This post was originally published on March 26, 2014. It has been reposted in light of the recent news that the Obama Administration is pursuing a climate agreement in lieu of a treaty for the 2015 UN summit meeting in Paris.
In an increasingly globalized world, multilateral engagement is becoming even more critical for the planet’s survival. No longer can a nation act unilaterally without being left behind. In light of this, a debate has emerged about what is the best way to engage on the international level: through treaties or agreements?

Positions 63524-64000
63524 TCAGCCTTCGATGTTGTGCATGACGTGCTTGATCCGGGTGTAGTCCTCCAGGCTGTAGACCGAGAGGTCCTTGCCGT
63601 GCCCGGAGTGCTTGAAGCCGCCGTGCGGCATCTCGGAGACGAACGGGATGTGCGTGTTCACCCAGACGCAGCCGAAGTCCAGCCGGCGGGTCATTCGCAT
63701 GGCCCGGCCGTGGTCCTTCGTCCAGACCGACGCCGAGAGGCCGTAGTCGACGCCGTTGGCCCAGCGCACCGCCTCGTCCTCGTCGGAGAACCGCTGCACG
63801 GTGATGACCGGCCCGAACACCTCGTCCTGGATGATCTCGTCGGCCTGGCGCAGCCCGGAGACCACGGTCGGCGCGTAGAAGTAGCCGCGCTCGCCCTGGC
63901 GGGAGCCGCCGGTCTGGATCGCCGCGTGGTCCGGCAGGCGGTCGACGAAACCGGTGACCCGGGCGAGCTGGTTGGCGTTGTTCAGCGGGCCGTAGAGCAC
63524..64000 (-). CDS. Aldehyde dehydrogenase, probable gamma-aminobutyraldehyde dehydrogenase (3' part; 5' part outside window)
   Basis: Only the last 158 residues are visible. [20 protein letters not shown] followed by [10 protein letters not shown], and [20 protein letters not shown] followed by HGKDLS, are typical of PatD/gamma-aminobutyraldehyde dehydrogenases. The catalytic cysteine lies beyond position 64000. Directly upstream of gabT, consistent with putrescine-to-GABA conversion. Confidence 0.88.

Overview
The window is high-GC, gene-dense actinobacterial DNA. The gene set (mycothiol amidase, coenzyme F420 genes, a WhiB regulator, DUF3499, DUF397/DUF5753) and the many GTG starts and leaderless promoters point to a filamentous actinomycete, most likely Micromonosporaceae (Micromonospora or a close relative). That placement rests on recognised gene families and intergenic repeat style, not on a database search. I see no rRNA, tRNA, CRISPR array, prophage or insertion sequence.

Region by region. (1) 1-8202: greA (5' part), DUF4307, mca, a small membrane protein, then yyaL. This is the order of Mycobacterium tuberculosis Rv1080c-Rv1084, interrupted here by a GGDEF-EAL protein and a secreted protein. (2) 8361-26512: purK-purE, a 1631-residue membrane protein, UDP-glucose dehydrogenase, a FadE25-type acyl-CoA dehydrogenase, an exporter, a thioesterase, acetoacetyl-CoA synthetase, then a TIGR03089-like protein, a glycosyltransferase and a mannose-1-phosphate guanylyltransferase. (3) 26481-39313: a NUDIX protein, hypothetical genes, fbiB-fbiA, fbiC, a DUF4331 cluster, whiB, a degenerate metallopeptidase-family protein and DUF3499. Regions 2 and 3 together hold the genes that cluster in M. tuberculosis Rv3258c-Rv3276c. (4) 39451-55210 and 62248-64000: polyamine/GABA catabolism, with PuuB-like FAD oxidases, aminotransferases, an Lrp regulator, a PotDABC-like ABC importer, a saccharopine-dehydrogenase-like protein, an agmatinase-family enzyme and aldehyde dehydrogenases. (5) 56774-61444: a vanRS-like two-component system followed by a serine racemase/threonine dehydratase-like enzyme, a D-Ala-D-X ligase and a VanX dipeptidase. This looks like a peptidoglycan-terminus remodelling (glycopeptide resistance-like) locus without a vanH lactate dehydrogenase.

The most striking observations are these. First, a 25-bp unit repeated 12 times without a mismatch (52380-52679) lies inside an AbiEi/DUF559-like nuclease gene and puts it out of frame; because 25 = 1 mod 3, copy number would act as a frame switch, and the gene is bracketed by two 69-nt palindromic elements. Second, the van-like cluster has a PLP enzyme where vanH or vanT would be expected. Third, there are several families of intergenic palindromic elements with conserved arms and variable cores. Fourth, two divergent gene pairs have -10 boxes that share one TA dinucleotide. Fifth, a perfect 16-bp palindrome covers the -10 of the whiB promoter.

In a 2013 article posted by Foreign Affairs, David Kaye argues that treaties create reliable expectations and impose consequences for violators that agreements do not. Kaye points out that because a systematic rejection of treaties has developed in the US, treaty commitment and full US participation is no longer expected, hindering the government's ability to engage in global policy making. While treaty opponents decry them as a threat to U.S. sovereignty, treaties actually create more stable and transparent relationships than gentlemen’s agreements, he says.